There are several different firewood measurements common used in North America. There are full cords, face cords, ricks and now fireplace cords are becoming more common. These different terms and measurements can be confusing to consumers and often leaves them with less wood than they thought they were buying.
Unlike the other measurements, a cord is an actual legally defined volume of wood. In some states firewood is required to be sold by the cord or fraction of a cord. If you want to know how much actual wood you are getting, it should be bought by the cord or fraction of a cord.
Difference Between a Full Cord, Face Cord, Fireplace Cord, Rick
A cord is the only one of these firewood measurements that is an actual amount of wood. A cord of wood is the amount of wood that can be tightly stacked in 128 cubic feet. The most common dimension for this is a stack 4′x4′x8′. This is about 2 full size pickup loads with the wood stacked to the top of the sides. If someone is bringing wood in the back of a full standard size pickup and they are telling you it is a full cord, it better be stacked up close to the height of the top of the cab. If not, it’s probably not a full cord.
Face cords, ricks and fireplace cords don’t necessarily tell you how much wood you are getting. These different measurements can mean different things to different people. They are really ambiguous measurements. To some, these are equivalent to 1/3 cord, but not always. Depending on who you talk to, these measurements are the equivalent to a stack of wood 4 feet high and 8 feet long. The problem is, without knowing the length of the pieces and the depth of the stack, you don’t know how much wood you are getting.
So if you buy a face cord. or rick, the dealer can decide how how much wood you get by the length of the pieces. A rick or face cord of shorter pieces will be much less wood than the same stack of long pieces. If the pieces are 16″ long. it would be 1/3 cord. If they were 12″ long it would be 1/4 cord. If the pieces are 24″ long, it would be 1/2 cord.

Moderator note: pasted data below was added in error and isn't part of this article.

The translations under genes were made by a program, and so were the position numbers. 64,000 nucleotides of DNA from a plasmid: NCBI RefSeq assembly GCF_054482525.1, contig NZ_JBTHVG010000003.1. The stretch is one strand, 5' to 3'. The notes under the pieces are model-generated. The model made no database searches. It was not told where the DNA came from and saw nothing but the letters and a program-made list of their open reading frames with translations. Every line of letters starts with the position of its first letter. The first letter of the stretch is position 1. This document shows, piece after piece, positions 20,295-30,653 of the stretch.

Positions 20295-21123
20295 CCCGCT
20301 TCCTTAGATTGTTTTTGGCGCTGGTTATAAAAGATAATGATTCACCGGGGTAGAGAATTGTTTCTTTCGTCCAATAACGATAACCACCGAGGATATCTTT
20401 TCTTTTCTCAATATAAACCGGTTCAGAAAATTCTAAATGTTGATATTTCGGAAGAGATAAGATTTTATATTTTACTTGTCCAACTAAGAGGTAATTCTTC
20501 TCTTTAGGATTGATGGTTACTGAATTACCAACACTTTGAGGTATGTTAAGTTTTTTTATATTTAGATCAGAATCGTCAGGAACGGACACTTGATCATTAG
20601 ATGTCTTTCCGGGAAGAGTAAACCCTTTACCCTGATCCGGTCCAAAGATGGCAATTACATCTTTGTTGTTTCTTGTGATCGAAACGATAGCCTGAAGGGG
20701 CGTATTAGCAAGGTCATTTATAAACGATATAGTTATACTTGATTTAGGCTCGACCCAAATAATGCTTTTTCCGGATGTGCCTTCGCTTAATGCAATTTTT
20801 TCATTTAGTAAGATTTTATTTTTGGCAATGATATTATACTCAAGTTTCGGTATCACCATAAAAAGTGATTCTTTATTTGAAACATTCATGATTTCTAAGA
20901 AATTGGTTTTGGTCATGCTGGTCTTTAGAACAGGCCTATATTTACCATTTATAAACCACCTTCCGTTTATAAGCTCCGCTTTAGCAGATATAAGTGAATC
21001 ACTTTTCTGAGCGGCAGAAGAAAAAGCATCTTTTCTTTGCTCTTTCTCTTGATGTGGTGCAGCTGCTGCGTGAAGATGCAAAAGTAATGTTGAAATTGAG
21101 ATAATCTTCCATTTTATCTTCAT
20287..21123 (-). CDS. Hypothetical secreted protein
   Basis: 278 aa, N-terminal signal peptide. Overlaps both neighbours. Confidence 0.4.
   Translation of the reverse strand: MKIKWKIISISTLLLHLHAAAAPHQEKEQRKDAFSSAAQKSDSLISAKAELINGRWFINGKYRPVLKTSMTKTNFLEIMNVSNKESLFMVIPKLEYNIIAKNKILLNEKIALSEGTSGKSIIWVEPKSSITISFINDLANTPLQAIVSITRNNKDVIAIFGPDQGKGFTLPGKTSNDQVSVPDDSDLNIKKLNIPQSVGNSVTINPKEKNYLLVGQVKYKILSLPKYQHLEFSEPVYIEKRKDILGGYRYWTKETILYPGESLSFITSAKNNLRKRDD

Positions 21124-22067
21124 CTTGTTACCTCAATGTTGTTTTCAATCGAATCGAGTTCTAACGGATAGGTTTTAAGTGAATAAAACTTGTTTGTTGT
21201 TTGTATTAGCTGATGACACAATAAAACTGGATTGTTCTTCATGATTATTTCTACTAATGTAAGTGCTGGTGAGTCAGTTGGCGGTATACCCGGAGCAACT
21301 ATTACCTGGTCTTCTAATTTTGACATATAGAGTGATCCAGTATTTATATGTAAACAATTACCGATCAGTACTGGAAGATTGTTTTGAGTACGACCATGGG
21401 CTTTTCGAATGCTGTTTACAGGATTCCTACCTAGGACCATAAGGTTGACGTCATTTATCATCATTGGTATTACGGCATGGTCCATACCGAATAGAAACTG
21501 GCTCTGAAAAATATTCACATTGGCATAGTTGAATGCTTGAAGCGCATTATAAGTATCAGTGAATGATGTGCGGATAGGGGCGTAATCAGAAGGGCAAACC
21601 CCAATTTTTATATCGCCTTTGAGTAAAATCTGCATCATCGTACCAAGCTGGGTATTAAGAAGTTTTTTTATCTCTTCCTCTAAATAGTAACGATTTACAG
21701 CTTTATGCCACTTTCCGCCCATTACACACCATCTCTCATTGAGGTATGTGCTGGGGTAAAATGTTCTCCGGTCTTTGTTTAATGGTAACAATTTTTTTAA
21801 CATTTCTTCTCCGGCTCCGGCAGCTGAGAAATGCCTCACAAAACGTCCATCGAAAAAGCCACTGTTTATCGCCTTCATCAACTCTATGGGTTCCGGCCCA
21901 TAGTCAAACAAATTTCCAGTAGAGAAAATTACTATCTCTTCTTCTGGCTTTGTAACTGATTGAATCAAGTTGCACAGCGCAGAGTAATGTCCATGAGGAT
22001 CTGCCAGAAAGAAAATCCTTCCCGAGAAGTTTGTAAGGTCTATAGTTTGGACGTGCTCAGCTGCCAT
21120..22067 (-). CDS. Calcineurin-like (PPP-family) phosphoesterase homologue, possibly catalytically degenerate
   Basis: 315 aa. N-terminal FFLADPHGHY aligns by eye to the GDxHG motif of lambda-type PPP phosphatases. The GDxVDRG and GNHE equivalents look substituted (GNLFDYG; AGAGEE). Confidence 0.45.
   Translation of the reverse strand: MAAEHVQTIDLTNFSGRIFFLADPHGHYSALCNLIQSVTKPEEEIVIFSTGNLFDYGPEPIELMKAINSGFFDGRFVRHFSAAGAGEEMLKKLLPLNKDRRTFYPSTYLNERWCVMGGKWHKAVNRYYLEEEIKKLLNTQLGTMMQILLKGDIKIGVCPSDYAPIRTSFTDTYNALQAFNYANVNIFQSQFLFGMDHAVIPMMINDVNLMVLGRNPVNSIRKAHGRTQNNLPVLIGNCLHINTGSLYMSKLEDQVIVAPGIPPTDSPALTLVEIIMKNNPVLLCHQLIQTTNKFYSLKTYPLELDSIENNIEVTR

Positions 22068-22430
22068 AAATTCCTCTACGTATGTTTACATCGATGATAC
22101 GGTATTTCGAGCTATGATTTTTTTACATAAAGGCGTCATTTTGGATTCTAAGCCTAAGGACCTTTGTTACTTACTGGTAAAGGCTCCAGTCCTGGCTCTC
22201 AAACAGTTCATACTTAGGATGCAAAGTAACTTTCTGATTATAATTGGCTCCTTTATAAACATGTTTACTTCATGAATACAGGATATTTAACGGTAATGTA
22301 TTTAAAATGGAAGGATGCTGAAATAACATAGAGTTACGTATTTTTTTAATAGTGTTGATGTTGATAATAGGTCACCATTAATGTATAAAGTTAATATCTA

Or of the pieces are somewhat random, which is probably more common, you really don’t know how much wood you are getting. If you really want to know how much wood you are getting, buy from someone who sells by the cord or fraction of a cord. And make sure when they say cord they are talking about real cords (128 cubic feet) and not face cords or fireplace cords. If they insist on selling by one of these other ambiguous firewood measurements, that is probably a good reason to find someone else.
How much firewood is in a cord?
In any stack of wood there will be air space between the pieces. As a result a cord of wood may only have 70-90 cubic feet of actual solid wood. This varies with the size and shape of the wood and how tightly it is stacked. Wood that is randomly thrown into a pile will have more air space between the pieces and less solid wood per cubic foot than a neatly stacked pile.
To get a full cord of loosely piled wood you will need around 180 cubic feet to make up for the increased space between the pieces. This figure can vary some depending on how loose the pile is so it’s not an exact figure.
Cord vs Chord
Some people spell a cord of firewood chord. A chord is actually a word that refers to a group or musical notes or harmony. Cord is the actual spelling of the firewood measurement.